After 3 days off in Senj—eating great food, watching dumb movies at our apartment because they’re the only thing not in Croatian, swimming in the sea, and watching the World Cup finals with the locals—we are rested and ready to hike again. We take a bus from Senj back up to the mountain pass Vratnik and we’re back on the trail. It feels good to be hiking again. It’s always nice to have days off in town but I usually start getting antsy and ready to be back out in nature.
We’re excited because we will be entering Velebit National Park today which means actual trails!! We spend the beginning of the day walking through meadows and have some incredible views of the Adriatic.
In the afternoon we reach the national park. We expect to see tons of people, but we seem to be the only ones there. So much different from the parks in the states! But we do hear from the locals that the parks in northern Croatia don’t see a lot of visitors. I don’t understand because it’s so beautiful here! We pay our entry fee of 30 Kuna (about $5 USD) and hike a trail up to a mountain hut called Zavizan. It’s perched at the top of a mountain pass with gorgeous views of the meadows and mountains surrounding it. I talk briefly with a German couple who are visiting and they are also baffled that it’s not crowded here, they tell me they’re the only ones staying the night at the hut and it sleeps 25 people. We do some quick side trips up to the top of a couple peaks nearby to see the views then find a place to stealth camp—camping isn’t technically allowed in the national parks here.
It rains and thunderstorms throughout the night and neither of us sleep very well. Maybe because we’re paranoid about getting caught camping? But the sun comes out in the morning and our day starts with a beautiful trail to Alan Hut where we stop for lunch and lay all our wet gear out to dry. There’s a couple park workers hanging out with the guy who runs the hut, drinking beer and smoking cigarettes. As we’re leaving, Express asks if they have any glue or tape—the sole of her shoe is nearly halfway off. One of the guys runs to his truck and grabs tape and proceeds to tape up her foot, cigarette dangling from his mouth. They are all very kind and wish us luck as we continue on the trail. We have about 12 more miles to get to Skorpovac Hut which is the next water source and where we plan to spend the night. The afternoon is hot. The trail is beautiful, following a ridgeline overlooking the Adriatic, but it’s super exposed and the sun is beating down on me. And the rocks, oh man the rocks here! The trail is all rock—big, little, sharp, so many rocks! The trail is like an obstacle course and I can feel every rock through my shoes and keep stumbling and twisting my ankles. It’s hard to keep any kind of steady pace and the bottoms of my feet are killing me.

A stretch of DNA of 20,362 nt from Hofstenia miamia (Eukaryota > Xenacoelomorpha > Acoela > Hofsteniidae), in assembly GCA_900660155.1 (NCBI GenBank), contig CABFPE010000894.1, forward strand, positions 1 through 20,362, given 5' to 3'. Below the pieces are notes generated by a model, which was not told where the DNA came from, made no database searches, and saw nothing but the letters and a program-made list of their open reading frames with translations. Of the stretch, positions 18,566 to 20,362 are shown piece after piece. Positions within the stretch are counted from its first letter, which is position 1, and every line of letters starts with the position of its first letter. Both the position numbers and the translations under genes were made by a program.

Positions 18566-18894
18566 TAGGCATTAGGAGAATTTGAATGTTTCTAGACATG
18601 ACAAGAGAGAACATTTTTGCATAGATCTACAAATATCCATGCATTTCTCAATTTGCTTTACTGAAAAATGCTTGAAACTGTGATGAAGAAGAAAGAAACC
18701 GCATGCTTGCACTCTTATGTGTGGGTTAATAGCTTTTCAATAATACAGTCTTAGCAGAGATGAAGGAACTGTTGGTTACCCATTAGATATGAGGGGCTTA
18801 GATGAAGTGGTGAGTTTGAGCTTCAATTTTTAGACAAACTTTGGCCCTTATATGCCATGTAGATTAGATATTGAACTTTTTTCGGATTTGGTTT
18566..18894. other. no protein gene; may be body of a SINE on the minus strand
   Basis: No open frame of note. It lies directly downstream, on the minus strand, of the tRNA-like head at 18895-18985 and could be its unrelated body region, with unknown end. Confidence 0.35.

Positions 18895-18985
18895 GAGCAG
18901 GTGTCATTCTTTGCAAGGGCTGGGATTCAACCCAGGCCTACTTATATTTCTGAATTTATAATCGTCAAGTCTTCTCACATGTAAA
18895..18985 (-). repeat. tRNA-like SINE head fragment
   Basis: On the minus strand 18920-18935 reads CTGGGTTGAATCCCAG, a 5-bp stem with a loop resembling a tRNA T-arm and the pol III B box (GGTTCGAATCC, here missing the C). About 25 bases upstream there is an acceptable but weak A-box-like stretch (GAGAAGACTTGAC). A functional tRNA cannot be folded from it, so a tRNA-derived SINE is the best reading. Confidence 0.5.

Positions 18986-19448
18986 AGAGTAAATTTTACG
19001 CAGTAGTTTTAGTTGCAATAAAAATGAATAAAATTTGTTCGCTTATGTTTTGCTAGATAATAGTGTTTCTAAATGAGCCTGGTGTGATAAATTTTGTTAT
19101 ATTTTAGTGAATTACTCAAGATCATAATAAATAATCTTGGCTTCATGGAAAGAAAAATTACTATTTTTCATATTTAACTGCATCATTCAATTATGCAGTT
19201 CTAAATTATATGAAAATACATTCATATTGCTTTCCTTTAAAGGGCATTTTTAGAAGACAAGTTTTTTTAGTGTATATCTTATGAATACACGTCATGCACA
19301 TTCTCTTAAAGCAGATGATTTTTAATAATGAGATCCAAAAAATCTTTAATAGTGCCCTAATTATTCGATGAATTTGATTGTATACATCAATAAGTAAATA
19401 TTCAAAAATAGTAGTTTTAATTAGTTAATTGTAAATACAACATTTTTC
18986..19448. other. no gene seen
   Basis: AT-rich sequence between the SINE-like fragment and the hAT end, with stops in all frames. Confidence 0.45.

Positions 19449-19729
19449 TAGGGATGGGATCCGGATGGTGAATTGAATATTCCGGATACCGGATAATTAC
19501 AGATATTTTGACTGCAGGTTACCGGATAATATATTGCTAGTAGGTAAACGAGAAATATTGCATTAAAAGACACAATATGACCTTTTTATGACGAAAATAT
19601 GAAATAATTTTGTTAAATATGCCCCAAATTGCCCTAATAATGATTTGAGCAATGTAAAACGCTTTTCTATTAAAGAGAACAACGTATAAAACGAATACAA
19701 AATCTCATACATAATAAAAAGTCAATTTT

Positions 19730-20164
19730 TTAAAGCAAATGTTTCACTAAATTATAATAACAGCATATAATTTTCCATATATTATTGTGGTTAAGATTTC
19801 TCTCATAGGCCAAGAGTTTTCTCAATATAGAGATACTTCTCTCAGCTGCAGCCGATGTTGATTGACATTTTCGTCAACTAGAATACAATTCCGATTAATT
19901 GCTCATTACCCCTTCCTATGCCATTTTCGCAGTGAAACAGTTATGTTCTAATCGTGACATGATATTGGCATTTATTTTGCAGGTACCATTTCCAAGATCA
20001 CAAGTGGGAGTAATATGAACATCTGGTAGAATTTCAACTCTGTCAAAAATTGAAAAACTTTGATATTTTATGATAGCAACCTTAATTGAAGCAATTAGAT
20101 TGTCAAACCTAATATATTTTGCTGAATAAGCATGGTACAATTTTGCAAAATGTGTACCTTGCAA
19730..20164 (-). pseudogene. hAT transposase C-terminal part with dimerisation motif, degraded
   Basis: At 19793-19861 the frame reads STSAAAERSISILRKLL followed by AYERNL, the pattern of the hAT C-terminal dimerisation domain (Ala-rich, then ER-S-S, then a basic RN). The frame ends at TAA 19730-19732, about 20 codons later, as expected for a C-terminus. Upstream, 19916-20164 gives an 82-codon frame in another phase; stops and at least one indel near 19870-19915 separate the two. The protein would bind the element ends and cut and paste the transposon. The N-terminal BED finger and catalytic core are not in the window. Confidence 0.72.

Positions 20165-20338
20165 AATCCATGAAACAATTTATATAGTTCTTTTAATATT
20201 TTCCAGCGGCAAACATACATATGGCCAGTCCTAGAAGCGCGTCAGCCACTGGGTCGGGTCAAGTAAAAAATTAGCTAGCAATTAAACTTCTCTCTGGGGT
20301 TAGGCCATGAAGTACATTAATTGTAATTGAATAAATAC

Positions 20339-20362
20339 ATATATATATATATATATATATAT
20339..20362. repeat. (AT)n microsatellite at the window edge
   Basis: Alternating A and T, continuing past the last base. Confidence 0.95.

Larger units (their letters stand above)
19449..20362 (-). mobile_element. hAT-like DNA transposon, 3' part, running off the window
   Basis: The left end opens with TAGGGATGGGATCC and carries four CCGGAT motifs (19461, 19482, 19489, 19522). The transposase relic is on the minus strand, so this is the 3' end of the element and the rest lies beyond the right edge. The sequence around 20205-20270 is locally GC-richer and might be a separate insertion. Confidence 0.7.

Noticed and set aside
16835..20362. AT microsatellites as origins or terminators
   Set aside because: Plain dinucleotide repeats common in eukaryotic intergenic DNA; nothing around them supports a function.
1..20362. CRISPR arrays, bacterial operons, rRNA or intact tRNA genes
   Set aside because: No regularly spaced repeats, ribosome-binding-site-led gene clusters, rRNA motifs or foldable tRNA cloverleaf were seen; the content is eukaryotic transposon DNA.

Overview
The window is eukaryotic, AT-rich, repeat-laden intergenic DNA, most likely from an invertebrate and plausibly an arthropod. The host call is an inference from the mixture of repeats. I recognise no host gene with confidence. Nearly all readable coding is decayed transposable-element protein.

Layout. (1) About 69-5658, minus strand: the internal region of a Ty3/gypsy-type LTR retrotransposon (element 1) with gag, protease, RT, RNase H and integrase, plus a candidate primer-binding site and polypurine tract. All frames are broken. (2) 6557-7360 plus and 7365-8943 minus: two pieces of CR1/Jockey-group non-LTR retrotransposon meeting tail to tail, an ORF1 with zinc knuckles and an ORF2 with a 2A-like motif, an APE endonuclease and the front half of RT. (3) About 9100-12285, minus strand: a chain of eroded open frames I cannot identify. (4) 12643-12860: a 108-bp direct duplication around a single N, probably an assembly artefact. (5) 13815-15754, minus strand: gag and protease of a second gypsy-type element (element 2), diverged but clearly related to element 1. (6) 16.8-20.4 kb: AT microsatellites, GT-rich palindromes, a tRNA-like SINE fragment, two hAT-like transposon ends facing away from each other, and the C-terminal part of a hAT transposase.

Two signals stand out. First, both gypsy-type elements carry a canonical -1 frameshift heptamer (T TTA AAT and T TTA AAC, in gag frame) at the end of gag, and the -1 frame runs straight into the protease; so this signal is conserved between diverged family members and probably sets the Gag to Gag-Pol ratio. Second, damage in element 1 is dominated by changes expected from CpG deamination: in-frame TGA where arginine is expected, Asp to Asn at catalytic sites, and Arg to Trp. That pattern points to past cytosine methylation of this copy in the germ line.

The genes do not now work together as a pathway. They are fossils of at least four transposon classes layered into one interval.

We reach the hut in the early evening and find that there’s a huge group of 30 school kids from London also staying at the hut. At first we consider hiking on and finding another place to camp, but Tihomir, the guy who runs the hut insists we stay. He doesn’t speak much English but he tells us the kids are camping in a field down below the hut and we can sleep inside with the teachers where there are bunk beds. The bunks look comfy and we’re tired, so we’re happy to stay. We sit outside and eat our PB&J dinner while chatting with Tihomir and a Croatian guy named Gordon who’s helping out with the school group. They are both so excited and impressed by our adventure. They’ve both heard of the trail we’re hiking (not many people seem to know about it) and also know about the PCT. Tihomir, struggling with his English, gives us a thumbs up and keeps telling us that what we’re doing is “fucking cool!” and, using Gordon to translate, asks us to marry him.
We’re so grateful when, after declining his offer of rakija (basically Croatian moonshine), Tihomir picks a bunch of wild plants from the yard and makes us tea. It is so delicious, some kind of wild oregano, and so nice to have a hot beverage to drink before bed. The guys laugh at us when we go to bed before the sun goes down, but hiking over 20 miles in a day makes us sleepy! I’m hoping for a good night’s sleep after only getting a few hours of sleep the night before. I get cozy in my bottom bunk and pray that none of the teachers are snorers.